The Theogony

The Theogony Hesiod s straightforward account of family conflict among the gods is the best and earliest evidence of what the ancient Greeks believed about the beginning of the world

  • Title: The Theogony
  • Author: Hesiod
  • ISBN: 9781625581211
  • Page: 130
  • Format: ebook
  • Hesiod s straightforward account of family conflict among the gods is the best and earliest evidence of what the ancient Greeks believed about the beginning of the world.

    One thought on “The Theogony”

    1. I liked learning the Greek version of the story of creation. I always find learning about gods fun. The stories were a little weird, but that’s what makes them interesting. I think the gods’ behavior is exaggerated so they can be used as examples. Hesiod wanted to show their mistakes so that we learn from them. Cronos and Zeus kept eating their children, because they feared a prophecy that said their children would be their downfall. The mothers had to find ways around it. Some of it didn’ [...]

    2. Although I cannot read Greek, I enjoyed this English translation of Hesiod's Theogony. I can only imagine how this would read in the original language. This book is the basis of our understanding of ancient Greek religion. This work list the pantheon of Greek Gods and Goddesses and their origins. One could pose the question: What is mythology? Mythology is simply a religion that is no longer practiced by human beings. All deities spring from the human imagination just as Athena sprang from the h [...]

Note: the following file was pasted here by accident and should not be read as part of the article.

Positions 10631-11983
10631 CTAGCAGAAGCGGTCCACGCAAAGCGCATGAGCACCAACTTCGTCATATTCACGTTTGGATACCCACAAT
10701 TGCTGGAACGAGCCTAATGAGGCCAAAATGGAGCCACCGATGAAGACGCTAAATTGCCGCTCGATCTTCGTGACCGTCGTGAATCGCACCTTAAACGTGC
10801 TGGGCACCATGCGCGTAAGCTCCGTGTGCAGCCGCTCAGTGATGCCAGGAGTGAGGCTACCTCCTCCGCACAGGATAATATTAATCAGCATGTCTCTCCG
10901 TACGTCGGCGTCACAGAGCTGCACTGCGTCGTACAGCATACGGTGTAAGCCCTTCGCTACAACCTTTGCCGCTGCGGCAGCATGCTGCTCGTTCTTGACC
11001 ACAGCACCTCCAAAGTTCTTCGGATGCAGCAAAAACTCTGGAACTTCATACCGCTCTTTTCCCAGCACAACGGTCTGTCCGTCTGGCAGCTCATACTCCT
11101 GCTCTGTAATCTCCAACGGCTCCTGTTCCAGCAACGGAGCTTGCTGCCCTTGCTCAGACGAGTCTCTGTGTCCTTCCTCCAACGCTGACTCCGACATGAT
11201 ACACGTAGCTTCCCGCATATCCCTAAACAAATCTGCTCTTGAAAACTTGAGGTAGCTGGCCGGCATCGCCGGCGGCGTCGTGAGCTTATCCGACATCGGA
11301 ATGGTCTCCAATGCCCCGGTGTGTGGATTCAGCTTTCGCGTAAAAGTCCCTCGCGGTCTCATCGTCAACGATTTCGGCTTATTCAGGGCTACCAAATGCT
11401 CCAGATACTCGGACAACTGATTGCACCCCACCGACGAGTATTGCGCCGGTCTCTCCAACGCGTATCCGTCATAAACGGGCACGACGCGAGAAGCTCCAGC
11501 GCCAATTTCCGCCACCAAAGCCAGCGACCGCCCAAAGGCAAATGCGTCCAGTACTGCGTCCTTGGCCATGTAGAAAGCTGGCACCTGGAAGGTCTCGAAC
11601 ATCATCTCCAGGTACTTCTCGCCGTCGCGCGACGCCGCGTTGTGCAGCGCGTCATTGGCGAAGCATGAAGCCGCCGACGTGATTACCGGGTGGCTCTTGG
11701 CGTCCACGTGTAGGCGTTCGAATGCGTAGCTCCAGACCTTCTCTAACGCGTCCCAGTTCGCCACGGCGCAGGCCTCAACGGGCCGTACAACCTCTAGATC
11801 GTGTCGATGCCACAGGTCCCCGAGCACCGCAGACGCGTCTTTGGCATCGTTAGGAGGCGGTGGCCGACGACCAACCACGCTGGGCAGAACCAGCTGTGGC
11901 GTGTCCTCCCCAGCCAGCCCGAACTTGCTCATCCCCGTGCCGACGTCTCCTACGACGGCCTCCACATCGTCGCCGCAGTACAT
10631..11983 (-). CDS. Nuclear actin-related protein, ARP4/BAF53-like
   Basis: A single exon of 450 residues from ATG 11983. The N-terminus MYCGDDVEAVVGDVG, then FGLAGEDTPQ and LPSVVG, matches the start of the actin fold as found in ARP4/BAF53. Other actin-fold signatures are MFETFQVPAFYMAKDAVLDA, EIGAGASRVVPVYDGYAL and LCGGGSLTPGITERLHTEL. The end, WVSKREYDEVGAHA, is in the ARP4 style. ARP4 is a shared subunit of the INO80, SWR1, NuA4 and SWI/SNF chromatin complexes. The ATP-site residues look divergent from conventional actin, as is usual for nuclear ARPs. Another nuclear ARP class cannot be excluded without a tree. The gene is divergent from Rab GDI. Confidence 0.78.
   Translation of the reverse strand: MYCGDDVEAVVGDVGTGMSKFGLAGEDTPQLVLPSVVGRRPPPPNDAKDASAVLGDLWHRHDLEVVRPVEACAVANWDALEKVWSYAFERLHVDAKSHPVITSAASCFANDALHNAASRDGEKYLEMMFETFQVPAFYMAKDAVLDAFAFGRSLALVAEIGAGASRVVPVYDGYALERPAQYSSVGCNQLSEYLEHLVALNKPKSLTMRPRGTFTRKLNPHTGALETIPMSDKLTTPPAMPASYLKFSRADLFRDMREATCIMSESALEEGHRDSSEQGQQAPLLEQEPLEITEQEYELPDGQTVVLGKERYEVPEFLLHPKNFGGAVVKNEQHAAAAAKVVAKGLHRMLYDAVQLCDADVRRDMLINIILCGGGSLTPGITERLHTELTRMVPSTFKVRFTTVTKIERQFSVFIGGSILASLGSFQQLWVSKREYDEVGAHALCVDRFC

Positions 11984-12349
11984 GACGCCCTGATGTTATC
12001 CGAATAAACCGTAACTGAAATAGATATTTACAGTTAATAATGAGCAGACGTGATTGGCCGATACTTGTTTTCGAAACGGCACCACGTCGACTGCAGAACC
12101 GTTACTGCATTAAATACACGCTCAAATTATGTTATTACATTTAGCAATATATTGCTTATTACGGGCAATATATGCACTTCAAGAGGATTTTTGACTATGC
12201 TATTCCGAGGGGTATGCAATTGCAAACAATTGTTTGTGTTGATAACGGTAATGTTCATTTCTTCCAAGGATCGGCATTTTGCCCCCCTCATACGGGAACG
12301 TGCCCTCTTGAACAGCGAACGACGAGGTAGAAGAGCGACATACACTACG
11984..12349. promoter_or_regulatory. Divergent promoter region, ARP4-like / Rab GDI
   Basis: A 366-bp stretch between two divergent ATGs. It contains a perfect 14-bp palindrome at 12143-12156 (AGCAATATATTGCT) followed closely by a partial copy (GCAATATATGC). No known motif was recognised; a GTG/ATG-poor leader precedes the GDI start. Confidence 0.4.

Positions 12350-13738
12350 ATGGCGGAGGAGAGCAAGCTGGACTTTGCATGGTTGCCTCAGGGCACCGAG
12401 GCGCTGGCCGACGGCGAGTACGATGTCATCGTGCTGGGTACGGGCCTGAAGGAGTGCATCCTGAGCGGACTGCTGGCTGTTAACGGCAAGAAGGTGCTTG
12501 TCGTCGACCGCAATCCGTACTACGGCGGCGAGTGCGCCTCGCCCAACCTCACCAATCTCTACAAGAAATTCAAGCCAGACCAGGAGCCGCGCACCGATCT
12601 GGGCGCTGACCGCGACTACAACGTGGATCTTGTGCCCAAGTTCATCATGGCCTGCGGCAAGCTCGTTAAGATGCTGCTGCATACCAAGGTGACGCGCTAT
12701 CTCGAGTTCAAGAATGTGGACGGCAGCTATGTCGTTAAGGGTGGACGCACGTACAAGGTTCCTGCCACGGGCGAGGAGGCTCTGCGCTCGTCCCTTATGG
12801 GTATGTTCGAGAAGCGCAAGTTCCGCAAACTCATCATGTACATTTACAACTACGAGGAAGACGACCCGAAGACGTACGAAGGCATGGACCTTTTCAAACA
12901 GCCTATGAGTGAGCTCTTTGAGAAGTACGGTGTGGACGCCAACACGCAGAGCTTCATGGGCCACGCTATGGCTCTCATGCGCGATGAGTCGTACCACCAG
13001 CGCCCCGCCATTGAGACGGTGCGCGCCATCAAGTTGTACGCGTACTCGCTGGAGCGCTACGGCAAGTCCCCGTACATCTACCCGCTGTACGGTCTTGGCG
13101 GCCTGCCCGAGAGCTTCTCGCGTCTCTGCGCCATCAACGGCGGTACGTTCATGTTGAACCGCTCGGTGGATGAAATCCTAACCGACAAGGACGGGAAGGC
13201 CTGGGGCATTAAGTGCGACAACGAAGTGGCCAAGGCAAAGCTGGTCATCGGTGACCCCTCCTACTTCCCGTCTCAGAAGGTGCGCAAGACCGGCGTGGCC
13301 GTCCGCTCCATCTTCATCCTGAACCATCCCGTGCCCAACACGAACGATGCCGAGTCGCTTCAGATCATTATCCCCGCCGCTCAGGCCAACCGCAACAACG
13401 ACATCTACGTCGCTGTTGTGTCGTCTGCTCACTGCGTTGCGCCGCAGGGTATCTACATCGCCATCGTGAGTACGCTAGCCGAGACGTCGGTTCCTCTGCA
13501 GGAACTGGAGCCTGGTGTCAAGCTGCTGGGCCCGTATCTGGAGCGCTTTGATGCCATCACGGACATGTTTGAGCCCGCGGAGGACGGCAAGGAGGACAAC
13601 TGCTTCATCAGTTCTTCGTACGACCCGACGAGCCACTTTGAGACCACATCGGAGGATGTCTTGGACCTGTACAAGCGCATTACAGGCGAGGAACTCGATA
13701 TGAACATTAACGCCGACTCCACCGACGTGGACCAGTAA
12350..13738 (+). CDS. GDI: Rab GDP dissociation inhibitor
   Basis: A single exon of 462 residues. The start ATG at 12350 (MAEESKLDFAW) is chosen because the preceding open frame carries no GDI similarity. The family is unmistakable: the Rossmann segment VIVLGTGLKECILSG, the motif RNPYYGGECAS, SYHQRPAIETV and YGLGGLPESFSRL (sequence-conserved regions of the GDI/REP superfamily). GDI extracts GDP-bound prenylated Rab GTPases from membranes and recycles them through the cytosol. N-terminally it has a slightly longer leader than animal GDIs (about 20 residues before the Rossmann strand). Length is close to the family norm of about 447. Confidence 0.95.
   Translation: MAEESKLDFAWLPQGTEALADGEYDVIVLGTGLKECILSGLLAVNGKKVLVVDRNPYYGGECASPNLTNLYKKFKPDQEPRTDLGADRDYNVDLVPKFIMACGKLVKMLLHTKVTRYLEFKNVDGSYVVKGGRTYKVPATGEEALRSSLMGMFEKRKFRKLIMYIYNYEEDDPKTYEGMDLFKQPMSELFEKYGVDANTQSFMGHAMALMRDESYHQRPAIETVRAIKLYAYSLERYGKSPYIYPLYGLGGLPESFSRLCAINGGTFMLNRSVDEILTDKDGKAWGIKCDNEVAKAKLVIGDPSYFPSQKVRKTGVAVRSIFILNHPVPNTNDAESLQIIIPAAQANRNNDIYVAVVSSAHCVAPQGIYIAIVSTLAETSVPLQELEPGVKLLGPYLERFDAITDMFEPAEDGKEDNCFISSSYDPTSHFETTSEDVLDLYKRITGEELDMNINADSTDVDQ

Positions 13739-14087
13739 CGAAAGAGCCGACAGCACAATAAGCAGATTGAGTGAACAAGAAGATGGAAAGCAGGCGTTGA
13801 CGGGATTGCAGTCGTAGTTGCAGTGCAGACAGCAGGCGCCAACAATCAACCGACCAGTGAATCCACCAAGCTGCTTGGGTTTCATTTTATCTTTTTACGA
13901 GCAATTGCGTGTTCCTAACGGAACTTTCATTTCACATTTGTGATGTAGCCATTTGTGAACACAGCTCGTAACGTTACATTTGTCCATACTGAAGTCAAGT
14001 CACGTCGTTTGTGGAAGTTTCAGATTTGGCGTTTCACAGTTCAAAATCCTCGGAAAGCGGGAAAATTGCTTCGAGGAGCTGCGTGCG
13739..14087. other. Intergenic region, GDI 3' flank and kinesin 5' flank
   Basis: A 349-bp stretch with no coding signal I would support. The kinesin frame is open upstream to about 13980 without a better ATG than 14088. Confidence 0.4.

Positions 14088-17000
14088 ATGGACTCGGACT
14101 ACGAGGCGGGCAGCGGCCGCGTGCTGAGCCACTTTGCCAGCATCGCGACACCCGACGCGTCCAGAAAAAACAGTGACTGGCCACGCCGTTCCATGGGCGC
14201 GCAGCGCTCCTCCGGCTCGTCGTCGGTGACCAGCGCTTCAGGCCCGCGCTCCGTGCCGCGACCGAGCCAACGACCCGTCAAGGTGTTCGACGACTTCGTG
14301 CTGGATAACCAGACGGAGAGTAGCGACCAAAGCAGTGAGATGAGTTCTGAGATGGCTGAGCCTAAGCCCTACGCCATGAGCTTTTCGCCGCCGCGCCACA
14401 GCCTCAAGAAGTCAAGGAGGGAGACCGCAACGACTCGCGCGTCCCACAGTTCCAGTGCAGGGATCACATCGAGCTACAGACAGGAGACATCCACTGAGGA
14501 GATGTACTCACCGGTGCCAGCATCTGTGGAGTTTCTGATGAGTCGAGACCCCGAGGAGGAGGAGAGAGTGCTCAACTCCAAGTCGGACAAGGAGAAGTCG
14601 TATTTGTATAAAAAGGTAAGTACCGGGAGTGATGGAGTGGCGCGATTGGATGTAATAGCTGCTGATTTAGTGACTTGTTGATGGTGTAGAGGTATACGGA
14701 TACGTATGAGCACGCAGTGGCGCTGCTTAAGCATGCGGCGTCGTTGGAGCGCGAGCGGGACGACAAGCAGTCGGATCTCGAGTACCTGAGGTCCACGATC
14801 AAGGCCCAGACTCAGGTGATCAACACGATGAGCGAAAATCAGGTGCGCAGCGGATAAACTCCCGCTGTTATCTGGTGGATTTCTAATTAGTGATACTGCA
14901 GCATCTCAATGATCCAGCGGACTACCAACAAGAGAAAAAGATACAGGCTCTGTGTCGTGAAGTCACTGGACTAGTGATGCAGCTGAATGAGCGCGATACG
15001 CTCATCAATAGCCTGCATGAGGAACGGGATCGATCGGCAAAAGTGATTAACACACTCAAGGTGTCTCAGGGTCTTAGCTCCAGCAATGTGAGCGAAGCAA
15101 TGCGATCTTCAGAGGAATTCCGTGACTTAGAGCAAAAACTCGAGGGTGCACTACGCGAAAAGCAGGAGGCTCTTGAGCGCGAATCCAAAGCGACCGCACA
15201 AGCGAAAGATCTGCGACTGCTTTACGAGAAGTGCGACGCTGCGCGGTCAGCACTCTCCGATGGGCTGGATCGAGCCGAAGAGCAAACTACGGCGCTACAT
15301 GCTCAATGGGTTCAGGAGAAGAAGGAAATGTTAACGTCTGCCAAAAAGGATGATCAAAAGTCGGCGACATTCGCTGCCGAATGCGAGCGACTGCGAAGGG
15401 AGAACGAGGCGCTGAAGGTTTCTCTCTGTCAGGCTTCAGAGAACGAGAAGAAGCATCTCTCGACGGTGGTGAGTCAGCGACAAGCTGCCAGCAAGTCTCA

3. Definitely an interesting addition to my mythology course. Theogony stands as a modern Bible in antiquity and it definitely shows. It was interesting to read about how all of the gods came about and who their children became. This poem is scattered with minor events that explain about Tartarus and the conflicts surrounding the gods and the children of Heaven and Earth. The notes helped tremendously!This is definitely one I want to study in more detail.

    4. Hesiod's epic catalogue of Greek mythological figures. This is not an emotionally involving narrative like the Homeric epics, rather a long genealogy that goes off on tangents of some of the very early myths, most of which concern the Titanomachy and Gigantomachy. Hesiod's language is so arcane it can be hard to tell what he's saying. Not a particularly fun read, but definitely recommended if you want a comprehensive list of Grecian deities and a synopsis of their origins.

    5. Man, it was SO INTERESTING! I read all the way 'til the finish without being bored, although the names of some of the nymphs escaped me. Anyway the relationship between the gods is a twisted, broken, and incomprehensible mess and it's really interesting to try and decipher how they behave towards each other. In that regard they are more, and less human, than the rest of us. It really gets you thinking about the nature of humanity and the senselessness of some of the actions we throw around.

    6. Another book for a course, really could not get to grips with it as it was more like huge lists than a readable tale. I felt as though I should be drawing mindmaps or some other diagram to allow me to follow it. I read as much as was required for this section of my Greek Mythology course and that was it.

    7. Definitely I can't stand all this long genealogies, I just kind of zone out, but I know they are a main trait of myths. Nevertheless, I liked that it was precise and brief despite all else and the translation was an easy one to read.

    8. Hesiod is not a great storyteller, but he knew how to rationalize their (Greek) traditional customs and beliefs in a way that even a modern reader can understand or imagine them. Actually I enjoyed it a lot.

    9. Read this for my Greek mythology class. I found lines 223 and 224 very interesting. Deception and Friendship were born together from Dark Night.

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